Saturday, November 27, 2010

Step Two-Focus and Clarification

Those who responded to Thursday's post are very focused-whether working on a wardrobe plan, a garment or a design element.  Each respondent said they keep focus in mind when designing and sewing.  I said inspiration comes when I am focused.  In an immediate way I experience being so engrossed that outside elements are disregarded.  (Distraction may be related to the feeling we have when in the storm of creativity but that is fuel for a future entry.)

Joy of 21wale said:
"Focus is hard! I force myself to work only one project at a time; otherwise I'd be in the middle of too many. I also keep a list of what I'm planning to sew. Unless I'm really inspired to make something else, I move right on to the next item on the list. That keeps me from wasting time in indecision." 

Irene of Irene's studio said:
"On the other hand, I never seem to find the time to make the things that I dream up that cannot be rushed. I do try, however, to add some "point of interest" on an item, whenever I can.  What am I inspired by? Many things, but mostly pictures of garments, regardless from what age, as well as sewing magazines and sewing books."

 Carolyn of  Handmade by Carolyn  said:
"I get inspired by so much it's difficult to narrow down my focus and decide what really suits me and which direction should I be taking with my sewing. Plus, since creating my wardrobe is my thing, I need to concentrate on making it all "go" together!"

MushyWear of  MushyWear said:
"I am focused because I am excited to see the end result. I don't have trouble staying on task once I've begun "the look." I am blessed to be able to sew for pure enjoyment not out of necessity. I believe this encourages my creativity and willingness to take risks."

Focus is necessary to have when in the decision making process of design, and also necessary when in production.  I must focus on the effect I am working toward in a garment, and that is an ephemeral thing.  It exists only in my imagination and to ignore the need for focus may result in the vision being lost. 

Focus is the opposite of distraction-open, non-judging attention to something felt which has no words as yet.  We can use focus to become clear about what we want or need.  What makes focus so different from other inner awareness is the idea of “felt sense” and that quality of acceptance to what might arise.  Eugene T. Gendlin (American philosopher and psychotherapist) clarified the idea of focus in terms of psychotherapy, and specifically, what allows psychotherapy to be successful or not successful.  He found that it is not the therapist who determines the success of psychotherapy, but something the client does during therapy sessions.  The clients focused on vague internal body feelings, which Gendlin termed a "felt sense".   Some words associated with this “felt sense” might be:  unclear, no words, something emerging, I feel…  A person might become aware of old trauma, or experience an old memory or see a picture.  There might be a feeling of something coming like a set of words, a line in a poem, a part of a drawing, a design feature in a dress.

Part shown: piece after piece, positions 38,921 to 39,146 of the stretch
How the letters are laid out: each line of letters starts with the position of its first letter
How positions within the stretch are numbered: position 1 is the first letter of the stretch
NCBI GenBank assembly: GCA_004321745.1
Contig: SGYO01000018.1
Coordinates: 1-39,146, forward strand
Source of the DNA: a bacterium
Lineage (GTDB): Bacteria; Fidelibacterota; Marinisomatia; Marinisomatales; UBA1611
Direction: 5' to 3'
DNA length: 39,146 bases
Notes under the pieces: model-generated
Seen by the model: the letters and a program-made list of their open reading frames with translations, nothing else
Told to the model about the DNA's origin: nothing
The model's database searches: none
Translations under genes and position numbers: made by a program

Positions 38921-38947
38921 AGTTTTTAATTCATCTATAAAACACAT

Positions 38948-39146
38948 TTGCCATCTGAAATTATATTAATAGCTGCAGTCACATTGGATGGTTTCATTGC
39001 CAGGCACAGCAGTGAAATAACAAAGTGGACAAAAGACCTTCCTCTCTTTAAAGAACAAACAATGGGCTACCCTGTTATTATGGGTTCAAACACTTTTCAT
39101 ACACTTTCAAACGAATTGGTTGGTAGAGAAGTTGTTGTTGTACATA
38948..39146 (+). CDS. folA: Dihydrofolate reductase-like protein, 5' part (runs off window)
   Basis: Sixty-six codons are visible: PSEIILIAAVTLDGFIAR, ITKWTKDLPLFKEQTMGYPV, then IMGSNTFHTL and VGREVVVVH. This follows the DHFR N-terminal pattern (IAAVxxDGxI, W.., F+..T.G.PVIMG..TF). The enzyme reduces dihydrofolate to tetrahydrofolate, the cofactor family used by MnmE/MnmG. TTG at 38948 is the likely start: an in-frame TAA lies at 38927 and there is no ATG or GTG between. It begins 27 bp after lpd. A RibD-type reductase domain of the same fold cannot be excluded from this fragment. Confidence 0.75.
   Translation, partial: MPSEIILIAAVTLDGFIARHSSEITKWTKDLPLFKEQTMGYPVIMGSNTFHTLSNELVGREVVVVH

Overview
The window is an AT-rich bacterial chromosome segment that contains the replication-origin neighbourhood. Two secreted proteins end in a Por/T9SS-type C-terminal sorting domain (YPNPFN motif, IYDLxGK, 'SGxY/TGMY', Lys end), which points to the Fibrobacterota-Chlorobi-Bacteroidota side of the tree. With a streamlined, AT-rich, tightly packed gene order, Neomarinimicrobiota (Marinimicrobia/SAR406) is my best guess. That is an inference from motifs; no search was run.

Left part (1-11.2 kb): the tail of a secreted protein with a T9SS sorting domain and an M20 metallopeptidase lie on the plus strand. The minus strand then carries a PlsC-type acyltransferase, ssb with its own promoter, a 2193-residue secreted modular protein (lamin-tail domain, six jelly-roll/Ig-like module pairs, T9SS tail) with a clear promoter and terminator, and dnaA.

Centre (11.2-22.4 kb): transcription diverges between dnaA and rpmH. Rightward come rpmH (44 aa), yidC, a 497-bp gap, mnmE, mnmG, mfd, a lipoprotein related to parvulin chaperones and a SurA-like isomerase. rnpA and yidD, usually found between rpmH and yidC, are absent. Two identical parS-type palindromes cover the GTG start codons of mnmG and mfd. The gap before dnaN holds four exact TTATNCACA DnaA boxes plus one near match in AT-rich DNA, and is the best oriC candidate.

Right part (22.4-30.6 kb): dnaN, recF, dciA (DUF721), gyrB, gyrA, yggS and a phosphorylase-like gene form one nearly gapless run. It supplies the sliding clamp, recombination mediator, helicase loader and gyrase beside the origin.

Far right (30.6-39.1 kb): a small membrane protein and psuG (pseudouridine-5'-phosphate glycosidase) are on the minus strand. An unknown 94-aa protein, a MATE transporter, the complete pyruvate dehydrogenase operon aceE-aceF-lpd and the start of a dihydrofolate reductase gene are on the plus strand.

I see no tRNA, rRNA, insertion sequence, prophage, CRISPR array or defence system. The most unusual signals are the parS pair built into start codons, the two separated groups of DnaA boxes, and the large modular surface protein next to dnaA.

It is always more than words can express. 

 How can we improve our own focus?  Here are some steps culled from secondary sources in my research on Gendlin and modified for a process specific to designers and sewers.

  1. Clear a physical space in your sewing room and sit quietly.  Ask yourself how you feel, and what might be bothering you about the current project.  Allow thoughts to arise until you hear yourself say “Yes, except for those, the project is great”.
  2. Ask yourself which of the problems are the worse at the moment, and how does your body feel when thinking about the problem.  Stand back from it and let yourself answer the question “What does this problem feel like?”
  3. Examine this felt sense, and try out words and phrases.  In therapy, the phrases might be different than what we would employ.  In an artistic endeavor, words such as “stuck”, “rigid”, “childish”, “tar” might arise.  When a phrase resonates, that is the crux of the felt sense.  Gendlin calls it a “handle”.  When saying, or looking at, your handle, the entire felt sense calms a bit and feels relief.  I feel this in my stomach region and mid back.  I will touch this area when feeling this. 

Young Frankenstein-a cautionary tale
               Next step-Evaluation                           

1 comment:

  1. Mary... you've compiled lots of great and helpful thoughts about "focus", a topic near and dear to my heart. When I'm "focused" on a sewing project, I am indeed in the state of "flow" the term coined by Mihaly Csikszentmihalyi, and popularized in the book "Flow: The Psychology of Optimal Experience". Flow is a state of such intense focus that you lose track of your surroundings, forget it's time for lunch. His contention is that people experience the greatest ENJOYMENT in life when they find activities which elicit flow. For me, sewing is just such an activity. Yes, I experience that intense focus while sewing, and thus rate it as a very "enjoyable" activity in life. (versus, as you say, times when I am aimless, rudderless, wondering what to do next.)


I love your comments and enjoy the conversation that results.